Sonoma County Office of Education Expands Teacher Training Program With New Facility

To tackle an ongoing teacher shortage, the Sonoma County Office of Education this fall expanded its teacher credential school, opening up a new facility northwest of Santa Rosa.

The 7,000-square-foot Teacher Learning Center on Skylane Boulevard features four classrooms and an expansive lounge area. It opened in August to accommodate the North Coast School of Education’s growing teacher and administrative credential programs. Classes previously were held next door at SCOE’s main facility and nearby businesses.

About 2,000 students are enrolled in programs at the school, which has about 10 full-time employees and serves 155 school districts in Northern California. The school opened three years ago to train and quickly move educators into classrooms, and since has experienced rapid growth, Sonoma County Superintendent Steve Herrington said.

The county currently faces about 300 teacher vacancies a year, Herrington said. About a third of the vacancies are filled each school year by new graduates from Sonoma State University, but it’s not enough.

“In 2015, we began to experience and see the teacher shortage developing in California big time,” Herrington said.

The new facility cost an estimated $5.9 million. It was funded through a $4.6 million loan, to be paid back over time through the county Office of Education’s general fund, and about $1.3 million in one-time redevelopment funds.

Part of Herrington’s vision with the North Coast School and its expansion is to trail and retain teachers locally, a challenge exacerbated by the county’s housing crisis.

Dani Eaton, a SCOE special education teacher hired in 2016, was born and raised in Sonoma County and received her teaching credential through the North Coast School. She researched different programs after earning her bachelor’s degree from San Diego State, and ultimately move back to the area to reconnect with her roots and enroll in the local program.

“I needed to be able to work while also earning my credential,” Eaton said at a Teacher Learning Center dedication ceremony on Thursday.

The school helped her connect with the community and got her in the classroom sooner. After a semester, prospective teachers can earn an intern credential, which allows them to work in a school and take classes.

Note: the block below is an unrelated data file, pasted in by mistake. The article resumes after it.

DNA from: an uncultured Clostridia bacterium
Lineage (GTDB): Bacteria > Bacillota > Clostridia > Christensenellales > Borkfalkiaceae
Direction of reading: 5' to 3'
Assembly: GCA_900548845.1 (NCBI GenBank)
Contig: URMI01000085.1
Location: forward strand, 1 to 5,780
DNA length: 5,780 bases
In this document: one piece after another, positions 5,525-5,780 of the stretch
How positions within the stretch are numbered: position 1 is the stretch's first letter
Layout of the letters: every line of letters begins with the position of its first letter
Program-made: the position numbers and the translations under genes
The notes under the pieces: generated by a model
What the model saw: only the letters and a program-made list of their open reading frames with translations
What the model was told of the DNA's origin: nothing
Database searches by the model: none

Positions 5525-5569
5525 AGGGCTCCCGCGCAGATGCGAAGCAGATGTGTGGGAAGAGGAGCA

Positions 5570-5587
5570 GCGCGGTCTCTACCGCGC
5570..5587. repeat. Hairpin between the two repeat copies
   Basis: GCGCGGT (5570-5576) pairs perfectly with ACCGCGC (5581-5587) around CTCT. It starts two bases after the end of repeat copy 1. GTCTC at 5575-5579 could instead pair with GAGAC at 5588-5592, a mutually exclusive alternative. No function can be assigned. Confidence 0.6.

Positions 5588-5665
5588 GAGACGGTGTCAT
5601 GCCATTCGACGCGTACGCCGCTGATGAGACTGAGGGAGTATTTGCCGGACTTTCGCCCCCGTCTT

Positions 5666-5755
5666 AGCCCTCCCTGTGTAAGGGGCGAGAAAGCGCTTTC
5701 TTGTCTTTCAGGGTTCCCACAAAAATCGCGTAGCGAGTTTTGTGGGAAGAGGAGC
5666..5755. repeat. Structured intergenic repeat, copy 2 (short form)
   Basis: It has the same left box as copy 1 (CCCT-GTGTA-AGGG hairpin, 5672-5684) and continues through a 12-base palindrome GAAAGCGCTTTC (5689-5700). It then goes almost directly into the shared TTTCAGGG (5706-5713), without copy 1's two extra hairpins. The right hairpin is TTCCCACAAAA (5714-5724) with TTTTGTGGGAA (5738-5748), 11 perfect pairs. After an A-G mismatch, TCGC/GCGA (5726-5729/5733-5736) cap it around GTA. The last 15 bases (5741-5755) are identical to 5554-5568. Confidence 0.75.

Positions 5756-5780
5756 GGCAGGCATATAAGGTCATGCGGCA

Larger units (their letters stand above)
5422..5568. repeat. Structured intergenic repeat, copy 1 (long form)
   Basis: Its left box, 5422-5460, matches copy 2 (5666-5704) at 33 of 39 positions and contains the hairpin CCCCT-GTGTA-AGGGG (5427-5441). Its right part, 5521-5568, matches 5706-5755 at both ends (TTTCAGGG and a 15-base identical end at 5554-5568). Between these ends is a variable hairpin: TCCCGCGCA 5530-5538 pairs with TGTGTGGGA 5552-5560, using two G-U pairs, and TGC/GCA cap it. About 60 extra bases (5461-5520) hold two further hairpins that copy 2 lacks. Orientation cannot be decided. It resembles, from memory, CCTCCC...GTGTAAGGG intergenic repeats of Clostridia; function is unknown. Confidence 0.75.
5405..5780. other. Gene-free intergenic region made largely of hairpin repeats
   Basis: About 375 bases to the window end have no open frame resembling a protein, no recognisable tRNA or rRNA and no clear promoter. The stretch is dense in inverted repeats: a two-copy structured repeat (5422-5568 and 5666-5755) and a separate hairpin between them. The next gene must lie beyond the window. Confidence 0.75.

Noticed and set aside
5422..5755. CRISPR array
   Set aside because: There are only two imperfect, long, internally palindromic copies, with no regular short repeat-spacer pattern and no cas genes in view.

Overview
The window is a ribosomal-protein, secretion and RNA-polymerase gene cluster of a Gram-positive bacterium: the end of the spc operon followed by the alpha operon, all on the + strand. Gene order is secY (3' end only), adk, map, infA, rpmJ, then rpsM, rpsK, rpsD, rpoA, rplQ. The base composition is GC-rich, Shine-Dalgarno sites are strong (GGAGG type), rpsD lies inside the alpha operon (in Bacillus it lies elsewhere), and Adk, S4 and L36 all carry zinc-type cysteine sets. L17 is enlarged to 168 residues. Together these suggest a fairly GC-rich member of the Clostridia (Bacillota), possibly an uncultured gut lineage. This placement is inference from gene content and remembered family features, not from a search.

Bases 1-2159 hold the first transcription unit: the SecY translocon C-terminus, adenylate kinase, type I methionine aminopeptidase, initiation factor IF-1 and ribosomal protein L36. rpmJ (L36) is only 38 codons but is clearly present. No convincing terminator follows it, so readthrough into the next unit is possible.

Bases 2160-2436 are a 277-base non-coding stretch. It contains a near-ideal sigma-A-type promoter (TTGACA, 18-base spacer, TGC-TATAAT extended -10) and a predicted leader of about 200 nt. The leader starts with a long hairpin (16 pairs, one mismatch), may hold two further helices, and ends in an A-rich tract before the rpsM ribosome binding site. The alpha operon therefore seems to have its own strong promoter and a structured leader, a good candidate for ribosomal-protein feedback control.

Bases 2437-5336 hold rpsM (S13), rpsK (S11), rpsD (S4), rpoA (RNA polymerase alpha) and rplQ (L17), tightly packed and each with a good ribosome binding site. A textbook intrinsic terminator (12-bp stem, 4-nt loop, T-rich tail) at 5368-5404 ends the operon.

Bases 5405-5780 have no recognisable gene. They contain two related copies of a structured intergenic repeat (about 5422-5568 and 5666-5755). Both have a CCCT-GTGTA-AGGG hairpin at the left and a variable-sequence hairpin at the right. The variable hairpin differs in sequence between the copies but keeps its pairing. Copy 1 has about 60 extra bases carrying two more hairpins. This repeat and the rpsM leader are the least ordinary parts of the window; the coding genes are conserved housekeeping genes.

“This Teacher Learning Center not only connects educators across Sonoma County, but it also provides teachers a place to learn and grow,” Eaton said.

Doug Purvis, 42, is in his first year as a part-time science teacher at Santa Rosa High School. He takes a night class two times a week at the Teacher Learning Center.

“I have been really impressed with the quality of teachers they have,” said Purvis, who lives in Wikiup. “The people who run the program have been great. They really know their stuff.”

He earned his intern credential last spring, taking classes at the nearby Redwood Empire School Insurance Group as the Teacher Learning Center was being built. The facility broke ground in June 2017.

Purvis was an engineer in the semiconductor industry for 17 years but lost his job when his employer moved overseas. He then spent four years as a stay-at-home dad to his two young children. When they headed to school full time, he decided to become a teacher.

Several of his peers also are transitioning into second careers, or starting their first after being stay-at-home parents.

“The night classes works better with our family schedule,” said Purvis, who has a couple years left to earn his teaching credential.

At Thursday’s ceremony, Rep. Mike Thompson, D-St. Helena, commended teachers for their contributions to the community and presented a congressional honor to Herrington.

Thompson said the state faces a shortage of about 7,000 teachers. However, the problem could get worse if the Circuit Court overturns a district court ruling requiring the federal government to continue the Deferred Action for Childhood Arrivals program for existing enrollees.

He said about 5,000 California teachers are enrolled in DACA, which provides work visas for young people brought into the U.S. illegally as children and temporarily shields them from deportation.

“If things keep going the way they’re going in Washington, those 5,000 teachers in California are at risk,” Thompson said. “That would really set education back on its heels. You can’t build enough of these fantastic facilities to overcome that.”